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The most important position battle is one the Broncos hope never sees the field

Zac Stevens Avatar
August 4, 2018

ENGLEWOOD, Colo. — Everyone knows the incredible odds the Philadelphia Eagles overcame when a backup quarterback, Nick Foles, carried them to their first championship in the existence of their franchise.

Unbelievable, right?

Once in a lifetime, right? Not so fast.

What most people don’t realize is that has been commonplace for a few years now.

Get this, the past three Super Bowl winners have all had significant contributions from their backup quarterback.

Not just catching a pass here or there as a trick play, either, but actually making multiple starts.

The old belief that a team’s season goes down the toilet if their quarterback goes down can, well, go down the toilet. Want proof?

Start with the 2015 Denver Broncos.

The great Peyton Manning started the season as the team’s quarterback and ended the season — hosting the Lombardi Trophy — as the team’s signal caller. But don’t forget about ol’ Brock Osweiler.

Coming off the bench when the team needed him the most — after four interceptions from Manning — Osweiler not only carried the team the next seven starts, he provided better quarterback play than Manning had during the start of the season.

Without Osweiler’s 10 touchdowns to six interceptions during that eight-game stretch, the Broncos third Lombardi Trophy would likely only exist in their dreams.

The next season, the same thing happened. This time, with the Broncos’ cross-country rival, the New England Patriots.

With Tom Brady at home for the first four games of the 2016 season, thanks to Deflategate, a young strapping backup by the name of Jimmy Garoppolo — now the second-highest paid player in the league’s history — came in and did his best Brady impression on the field — throwing four touchdowns to no interceptions and racking up two wins before getting injured.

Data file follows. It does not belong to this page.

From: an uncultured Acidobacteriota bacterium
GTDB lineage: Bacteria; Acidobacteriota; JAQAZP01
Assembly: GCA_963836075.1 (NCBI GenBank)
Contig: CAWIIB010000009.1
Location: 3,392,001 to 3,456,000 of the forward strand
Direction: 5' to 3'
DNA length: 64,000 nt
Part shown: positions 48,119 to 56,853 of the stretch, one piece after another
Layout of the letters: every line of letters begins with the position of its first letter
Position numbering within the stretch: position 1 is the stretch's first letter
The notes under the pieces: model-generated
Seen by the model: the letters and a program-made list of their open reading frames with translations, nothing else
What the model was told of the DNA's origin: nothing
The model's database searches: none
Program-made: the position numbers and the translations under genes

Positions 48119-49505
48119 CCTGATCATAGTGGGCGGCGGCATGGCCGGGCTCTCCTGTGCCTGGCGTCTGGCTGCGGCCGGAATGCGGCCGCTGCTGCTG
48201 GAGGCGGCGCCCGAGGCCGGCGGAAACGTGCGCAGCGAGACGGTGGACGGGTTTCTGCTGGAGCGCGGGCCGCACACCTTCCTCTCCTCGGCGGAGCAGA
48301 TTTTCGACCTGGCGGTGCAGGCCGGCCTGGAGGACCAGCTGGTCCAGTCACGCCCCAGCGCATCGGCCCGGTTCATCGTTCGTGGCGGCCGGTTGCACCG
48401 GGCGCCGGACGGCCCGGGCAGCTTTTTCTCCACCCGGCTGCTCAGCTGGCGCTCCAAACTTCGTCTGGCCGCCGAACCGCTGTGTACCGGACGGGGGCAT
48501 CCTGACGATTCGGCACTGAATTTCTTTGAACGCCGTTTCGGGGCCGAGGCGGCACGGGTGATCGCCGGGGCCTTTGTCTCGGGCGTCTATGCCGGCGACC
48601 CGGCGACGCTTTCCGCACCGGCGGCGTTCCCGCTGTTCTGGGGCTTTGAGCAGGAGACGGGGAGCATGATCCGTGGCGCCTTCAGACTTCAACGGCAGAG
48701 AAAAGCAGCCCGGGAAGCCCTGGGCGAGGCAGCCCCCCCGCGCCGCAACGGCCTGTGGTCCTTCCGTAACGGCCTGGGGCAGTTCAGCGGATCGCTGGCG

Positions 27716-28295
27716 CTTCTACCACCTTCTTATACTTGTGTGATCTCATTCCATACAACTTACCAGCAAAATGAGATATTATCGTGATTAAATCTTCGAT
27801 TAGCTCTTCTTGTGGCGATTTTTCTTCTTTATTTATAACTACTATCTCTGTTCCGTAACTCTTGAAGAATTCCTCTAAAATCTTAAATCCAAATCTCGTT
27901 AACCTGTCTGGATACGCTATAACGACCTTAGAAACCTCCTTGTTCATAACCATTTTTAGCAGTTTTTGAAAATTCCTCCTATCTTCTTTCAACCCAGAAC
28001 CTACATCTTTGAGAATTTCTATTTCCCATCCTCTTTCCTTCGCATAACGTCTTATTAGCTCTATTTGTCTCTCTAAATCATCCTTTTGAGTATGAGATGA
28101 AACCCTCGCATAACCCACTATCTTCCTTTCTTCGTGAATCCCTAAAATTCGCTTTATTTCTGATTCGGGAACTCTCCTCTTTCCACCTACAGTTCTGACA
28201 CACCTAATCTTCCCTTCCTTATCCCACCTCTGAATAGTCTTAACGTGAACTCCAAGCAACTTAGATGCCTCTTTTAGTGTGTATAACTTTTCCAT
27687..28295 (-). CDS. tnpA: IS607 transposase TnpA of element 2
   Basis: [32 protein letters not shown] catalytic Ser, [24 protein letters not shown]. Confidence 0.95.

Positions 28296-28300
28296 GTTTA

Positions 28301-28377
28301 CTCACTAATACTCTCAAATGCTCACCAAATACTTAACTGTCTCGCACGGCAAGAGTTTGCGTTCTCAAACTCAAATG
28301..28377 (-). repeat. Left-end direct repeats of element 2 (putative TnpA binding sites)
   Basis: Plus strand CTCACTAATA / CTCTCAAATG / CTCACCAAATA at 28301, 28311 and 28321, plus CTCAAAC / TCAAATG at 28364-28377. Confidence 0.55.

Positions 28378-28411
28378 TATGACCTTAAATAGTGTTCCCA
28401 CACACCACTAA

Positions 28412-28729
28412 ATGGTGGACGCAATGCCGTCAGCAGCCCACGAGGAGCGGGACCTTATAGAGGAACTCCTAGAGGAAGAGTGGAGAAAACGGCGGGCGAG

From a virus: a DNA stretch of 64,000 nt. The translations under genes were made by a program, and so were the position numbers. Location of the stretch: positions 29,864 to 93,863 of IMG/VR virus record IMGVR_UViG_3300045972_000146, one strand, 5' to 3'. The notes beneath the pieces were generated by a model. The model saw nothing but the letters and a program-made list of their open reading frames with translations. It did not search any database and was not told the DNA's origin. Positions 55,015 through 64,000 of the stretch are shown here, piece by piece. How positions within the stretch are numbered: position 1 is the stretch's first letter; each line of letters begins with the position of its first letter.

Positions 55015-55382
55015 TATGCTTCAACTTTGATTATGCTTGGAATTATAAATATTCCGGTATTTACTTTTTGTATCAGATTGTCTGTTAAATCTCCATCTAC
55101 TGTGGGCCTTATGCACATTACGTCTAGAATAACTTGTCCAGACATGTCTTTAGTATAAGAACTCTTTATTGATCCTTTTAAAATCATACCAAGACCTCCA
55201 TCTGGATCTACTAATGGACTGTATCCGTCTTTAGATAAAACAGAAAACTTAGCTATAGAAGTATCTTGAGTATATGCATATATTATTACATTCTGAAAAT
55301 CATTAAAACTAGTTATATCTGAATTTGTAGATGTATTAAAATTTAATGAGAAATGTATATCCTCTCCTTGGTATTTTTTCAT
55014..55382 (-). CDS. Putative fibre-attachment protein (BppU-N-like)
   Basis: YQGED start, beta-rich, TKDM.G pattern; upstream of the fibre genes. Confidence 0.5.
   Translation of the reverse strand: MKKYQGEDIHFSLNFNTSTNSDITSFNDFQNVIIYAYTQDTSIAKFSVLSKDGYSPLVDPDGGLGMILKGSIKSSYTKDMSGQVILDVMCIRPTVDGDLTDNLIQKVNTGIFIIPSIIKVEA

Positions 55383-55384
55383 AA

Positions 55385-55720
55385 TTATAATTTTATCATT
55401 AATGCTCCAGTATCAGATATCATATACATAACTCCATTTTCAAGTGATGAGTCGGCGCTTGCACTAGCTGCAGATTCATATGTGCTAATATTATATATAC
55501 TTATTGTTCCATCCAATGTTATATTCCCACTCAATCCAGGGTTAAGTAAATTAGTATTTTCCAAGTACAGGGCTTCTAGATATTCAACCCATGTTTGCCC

The next two games of Brady’s suspension, and with Garoppolo sidelined with an injury, the Patriots went 1-1 with third-string quarterback Jacoby Brissett.

When Brady was initially handed the four-game suspension, many believed the Patriots were doomed. Instead, a 3-1 start with two backups quarterbacks was the beginning of their 2016 Super Bowl winning season.

Then, it happened a third time in a row.

When MVP-candidate Carson Wentz tore his ACL and LCL after an 11-2 start last season, the country looked at the Eagles and said, ‘Too bad; maybe they’ll be in the running for the Super Bowl next year when Wentz is back.’

Super Bowl MVP Nick Foles had something to say about that.

Okay, maybe the Broncos aren’t in Super Bowl contending mode coming off a 5-11 season — at least that’s what Vegas highly suggests as they have 40-to-1 odds to win the whole thing in 2018.

But look no further than the Broncos new current quarterback, Case Keenum, to find out just how important backups can be for teams fighting to win their division and make playoff runs — a position the Broncos could very well be in this year.

Last year, after Minnesota Vikings’ starting quarterback Sam Bradford was injured after the first game of the season, Keenum came in and lit the league on fire.

In Keenum’s 14 starts, the Vikings went 11-3 and clinched a first-round bye as the NFC’s No. 2 seed thanks in large part to Case’s fantastic play — 22 touchdowns to only seven interceptions. The Vikings, led by a backup, made it one game away from the Super Bowl.

So, what does this all mean for the Broncos in 2018?

Well, for the first time in many years, Denver doesn’t have a decision to make regarding their quarterback position. The starting quarterback, that is.

With Keenum firmly etched in as the starter, there’s a wide open competition between Paxton Lynch and Chad Kelly on who will be his backup.

Through the first week of camp, according to the coaching staff, the door is still wide open.

To many, the battle for the backup role has become almost a joke to gloss over. But if the Broncos have any hopes of contending — whether that be for a Super Bowl, the division or the playoffs — history would say that position could very be crucial in determining whether or not the team is competitive.

When it comes to the most important position battle during camp, forget about the starting positions up for grabs such as third corner, running back and tight end, it’s all about the (backup) quarterback.


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